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Posted by: ifcayouth Category: Aging Out of Foster Care Comments: 0 Post Date: May 28, 2017

Speech for the July 12th, 2015 Youth Summit in Seattle


Speech for the July 12th, 2015

Hello. My name is Yukika. I am 28 years old. I am one of IFCA’s two youth program coordinators in Tokyo. I also work as a volunteer for an NPO called Bridge for Smile and am supporting their scholarship program.
I was living with my mother until I was 19. I could not tolerate my mother’s violence that continued throughout my childhood. My mother tried to stop me, but I ran away from home in the cold February weather barefooted. There still was some snow left on the ground and that was soon after I turned 19. I was forced to quit high school at age 16 and was working at that time. When I left home at age 19, there was no place for me to go. It took all my courage to leave home. However, the place that I ended up was not a foster home or a group facility. Where did I end up in? Before I go into that subject, I would like to talk about the current circumstances and issues of Japanese foster care.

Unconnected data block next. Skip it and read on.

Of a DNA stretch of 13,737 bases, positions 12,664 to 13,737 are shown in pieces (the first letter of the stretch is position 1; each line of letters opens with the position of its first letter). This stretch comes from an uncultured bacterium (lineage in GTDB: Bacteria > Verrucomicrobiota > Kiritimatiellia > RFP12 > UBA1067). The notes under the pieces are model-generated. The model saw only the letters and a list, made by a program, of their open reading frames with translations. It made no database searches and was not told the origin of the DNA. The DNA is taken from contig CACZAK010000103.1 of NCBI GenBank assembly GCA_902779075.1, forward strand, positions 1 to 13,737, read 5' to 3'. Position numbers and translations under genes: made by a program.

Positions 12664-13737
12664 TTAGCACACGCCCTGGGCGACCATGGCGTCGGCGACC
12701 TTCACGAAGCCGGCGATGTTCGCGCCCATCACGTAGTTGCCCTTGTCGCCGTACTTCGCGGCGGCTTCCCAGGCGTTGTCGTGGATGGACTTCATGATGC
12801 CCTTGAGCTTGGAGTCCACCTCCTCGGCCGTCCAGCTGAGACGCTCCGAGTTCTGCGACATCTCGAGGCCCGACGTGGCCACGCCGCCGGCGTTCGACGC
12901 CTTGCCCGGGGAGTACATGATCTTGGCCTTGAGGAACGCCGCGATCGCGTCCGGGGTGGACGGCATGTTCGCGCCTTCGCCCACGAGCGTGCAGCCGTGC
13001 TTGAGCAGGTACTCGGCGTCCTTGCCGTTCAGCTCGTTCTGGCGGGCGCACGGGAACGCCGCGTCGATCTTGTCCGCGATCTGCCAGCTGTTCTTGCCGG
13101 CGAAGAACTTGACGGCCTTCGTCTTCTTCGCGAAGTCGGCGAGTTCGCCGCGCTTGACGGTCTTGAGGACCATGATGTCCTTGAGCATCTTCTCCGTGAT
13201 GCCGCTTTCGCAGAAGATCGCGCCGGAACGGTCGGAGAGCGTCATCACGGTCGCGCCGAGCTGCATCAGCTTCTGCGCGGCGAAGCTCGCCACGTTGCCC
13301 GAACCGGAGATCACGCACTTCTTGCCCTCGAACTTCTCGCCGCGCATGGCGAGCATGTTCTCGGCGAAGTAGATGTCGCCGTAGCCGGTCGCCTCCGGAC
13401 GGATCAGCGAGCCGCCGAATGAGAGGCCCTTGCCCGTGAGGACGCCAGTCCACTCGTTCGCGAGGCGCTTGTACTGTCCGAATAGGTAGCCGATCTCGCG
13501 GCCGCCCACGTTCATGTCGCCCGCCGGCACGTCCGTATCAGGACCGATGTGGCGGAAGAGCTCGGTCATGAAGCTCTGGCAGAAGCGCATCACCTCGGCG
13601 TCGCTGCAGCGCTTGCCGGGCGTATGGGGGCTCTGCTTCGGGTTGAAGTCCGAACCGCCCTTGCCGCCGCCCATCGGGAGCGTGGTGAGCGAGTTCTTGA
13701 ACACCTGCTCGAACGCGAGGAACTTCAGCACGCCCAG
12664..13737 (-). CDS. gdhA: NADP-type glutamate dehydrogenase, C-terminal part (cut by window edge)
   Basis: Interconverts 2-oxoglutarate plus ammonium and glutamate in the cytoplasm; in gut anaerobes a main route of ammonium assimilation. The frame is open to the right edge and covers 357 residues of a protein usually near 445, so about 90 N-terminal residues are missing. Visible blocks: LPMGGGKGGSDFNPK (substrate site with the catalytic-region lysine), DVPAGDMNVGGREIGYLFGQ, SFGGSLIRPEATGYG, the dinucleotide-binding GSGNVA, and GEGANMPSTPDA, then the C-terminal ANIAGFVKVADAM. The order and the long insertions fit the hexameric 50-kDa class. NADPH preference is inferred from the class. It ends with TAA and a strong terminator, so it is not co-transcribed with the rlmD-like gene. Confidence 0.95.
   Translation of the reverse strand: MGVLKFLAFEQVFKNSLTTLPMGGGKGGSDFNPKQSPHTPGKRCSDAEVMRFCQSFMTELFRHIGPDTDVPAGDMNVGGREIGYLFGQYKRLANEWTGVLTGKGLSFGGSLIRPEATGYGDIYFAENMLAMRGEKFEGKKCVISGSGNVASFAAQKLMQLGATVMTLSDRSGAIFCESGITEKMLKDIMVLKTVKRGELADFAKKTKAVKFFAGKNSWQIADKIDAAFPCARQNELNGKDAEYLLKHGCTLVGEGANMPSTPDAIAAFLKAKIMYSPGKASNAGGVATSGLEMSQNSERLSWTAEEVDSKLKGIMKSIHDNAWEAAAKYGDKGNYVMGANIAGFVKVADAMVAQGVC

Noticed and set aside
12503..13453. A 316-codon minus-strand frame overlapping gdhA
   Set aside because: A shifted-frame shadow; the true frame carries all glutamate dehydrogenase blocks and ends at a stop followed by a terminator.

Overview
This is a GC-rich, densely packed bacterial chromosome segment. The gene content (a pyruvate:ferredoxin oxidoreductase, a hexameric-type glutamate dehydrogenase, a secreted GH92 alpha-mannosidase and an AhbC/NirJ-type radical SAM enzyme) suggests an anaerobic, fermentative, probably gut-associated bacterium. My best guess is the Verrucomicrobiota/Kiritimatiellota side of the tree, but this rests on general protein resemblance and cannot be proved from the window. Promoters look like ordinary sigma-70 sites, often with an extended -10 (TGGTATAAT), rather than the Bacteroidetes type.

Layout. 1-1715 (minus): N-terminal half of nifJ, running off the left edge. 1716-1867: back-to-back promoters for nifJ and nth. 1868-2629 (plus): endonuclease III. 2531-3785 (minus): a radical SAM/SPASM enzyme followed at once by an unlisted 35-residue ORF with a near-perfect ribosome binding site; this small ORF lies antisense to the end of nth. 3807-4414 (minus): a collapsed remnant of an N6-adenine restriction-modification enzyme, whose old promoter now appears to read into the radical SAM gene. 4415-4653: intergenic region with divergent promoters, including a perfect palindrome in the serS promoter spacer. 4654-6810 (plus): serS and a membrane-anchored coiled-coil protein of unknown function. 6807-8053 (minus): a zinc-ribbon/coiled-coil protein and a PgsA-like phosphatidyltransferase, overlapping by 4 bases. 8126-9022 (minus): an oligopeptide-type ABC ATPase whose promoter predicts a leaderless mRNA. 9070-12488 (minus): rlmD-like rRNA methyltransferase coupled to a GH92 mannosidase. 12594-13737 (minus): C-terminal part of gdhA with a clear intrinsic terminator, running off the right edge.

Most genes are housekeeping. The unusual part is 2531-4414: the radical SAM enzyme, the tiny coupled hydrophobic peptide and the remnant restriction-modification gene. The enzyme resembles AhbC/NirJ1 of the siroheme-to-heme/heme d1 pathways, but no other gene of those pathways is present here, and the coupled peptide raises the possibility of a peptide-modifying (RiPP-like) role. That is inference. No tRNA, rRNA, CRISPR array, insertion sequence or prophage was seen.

In Japan, a minor means anyone under age 18. There are many reasons why children enter foster care in my country. Some children enter foster care due to parental divorce or for financial reasons. However, I would like to focus on child abuse cases today because it is the biggest reason why children enter foster care.